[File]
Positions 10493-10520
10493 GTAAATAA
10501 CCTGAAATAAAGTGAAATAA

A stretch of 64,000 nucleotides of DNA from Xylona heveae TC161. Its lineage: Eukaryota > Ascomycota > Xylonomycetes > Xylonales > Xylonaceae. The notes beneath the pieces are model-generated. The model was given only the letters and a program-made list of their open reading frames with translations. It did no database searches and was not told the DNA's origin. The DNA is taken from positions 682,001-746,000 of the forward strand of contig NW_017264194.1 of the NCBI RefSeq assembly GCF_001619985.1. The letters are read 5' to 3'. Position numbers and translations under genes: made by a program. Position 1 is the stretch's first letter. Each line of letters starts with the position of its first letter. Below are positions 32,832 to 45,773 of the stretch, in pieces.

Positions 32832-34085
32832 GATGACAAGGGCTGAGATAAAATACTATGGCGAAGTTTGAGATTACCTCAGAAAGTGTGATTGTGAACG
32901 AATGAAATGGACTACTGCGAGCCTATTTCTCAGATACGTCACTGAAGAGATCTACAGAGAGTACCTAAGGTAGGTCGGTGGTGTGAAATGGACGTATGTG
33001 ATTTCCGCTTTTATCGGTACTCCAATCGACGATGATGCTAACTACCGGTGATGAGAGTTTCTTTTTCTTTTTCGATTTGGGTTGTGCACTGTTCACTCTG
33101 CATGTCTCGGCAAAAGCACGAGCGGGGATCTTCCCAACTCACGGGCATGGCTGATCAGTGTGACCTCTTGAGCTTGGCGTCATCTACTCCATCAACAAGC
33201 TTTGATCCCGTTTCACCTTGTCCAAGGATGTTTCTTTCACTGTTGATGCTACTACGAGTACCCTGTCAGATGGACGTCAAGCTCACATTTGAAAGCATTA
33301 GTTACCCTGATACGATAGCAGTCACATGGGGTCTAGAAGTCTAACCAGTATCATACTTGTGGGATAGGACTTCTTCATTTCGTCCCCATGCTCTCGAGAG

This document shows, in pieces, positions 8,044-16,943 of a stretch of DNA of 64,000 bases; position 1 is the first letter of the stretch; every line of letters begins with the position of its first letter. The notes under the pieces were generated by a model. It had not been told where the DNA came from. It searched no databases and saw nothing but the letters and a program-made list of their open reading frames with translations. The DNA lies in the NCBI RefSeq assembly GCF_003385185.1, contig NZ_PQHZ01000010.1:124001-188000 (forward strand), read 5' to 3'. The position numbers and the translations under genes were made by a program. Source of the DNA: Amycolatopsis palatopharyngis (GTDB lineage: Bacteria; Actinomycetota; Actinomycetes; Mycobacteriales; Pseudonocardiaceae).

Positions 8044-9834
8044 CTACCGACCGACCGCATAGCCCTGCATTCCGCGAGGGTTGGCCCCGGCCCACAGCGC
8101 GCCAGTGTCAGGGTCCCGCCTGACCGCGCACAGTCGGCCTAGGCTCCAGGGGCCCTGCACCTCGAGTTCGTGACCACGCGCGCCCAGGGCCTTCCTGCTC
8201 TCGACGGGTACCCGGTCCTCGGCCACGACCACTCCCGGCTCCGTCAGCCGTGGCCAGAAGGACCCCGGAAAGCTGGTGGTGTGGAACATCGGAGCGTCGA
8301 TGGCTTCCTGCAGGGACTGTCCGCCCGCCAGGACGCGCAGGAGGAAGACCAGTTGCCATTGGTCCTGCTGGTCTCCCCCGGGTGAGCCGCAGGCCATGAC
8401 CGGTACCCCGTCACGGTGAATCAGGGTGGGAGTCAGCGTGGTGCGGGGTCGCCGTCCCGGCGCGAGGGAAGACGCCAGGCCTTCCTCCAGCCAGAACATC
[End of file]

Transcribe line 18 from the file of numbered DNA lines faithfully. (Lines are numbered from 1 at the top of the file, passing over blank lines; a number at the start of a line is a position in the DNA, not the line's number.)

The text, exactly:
8401 CGGTACCCCGTCACGGTGAATCAGGGTGGGAGTCAGCGTGGTGCGGGGTCGCCGTCCCGGCGCGAGGGAAGACGCCAGGCCTTCCTCCAGCCAGAACATC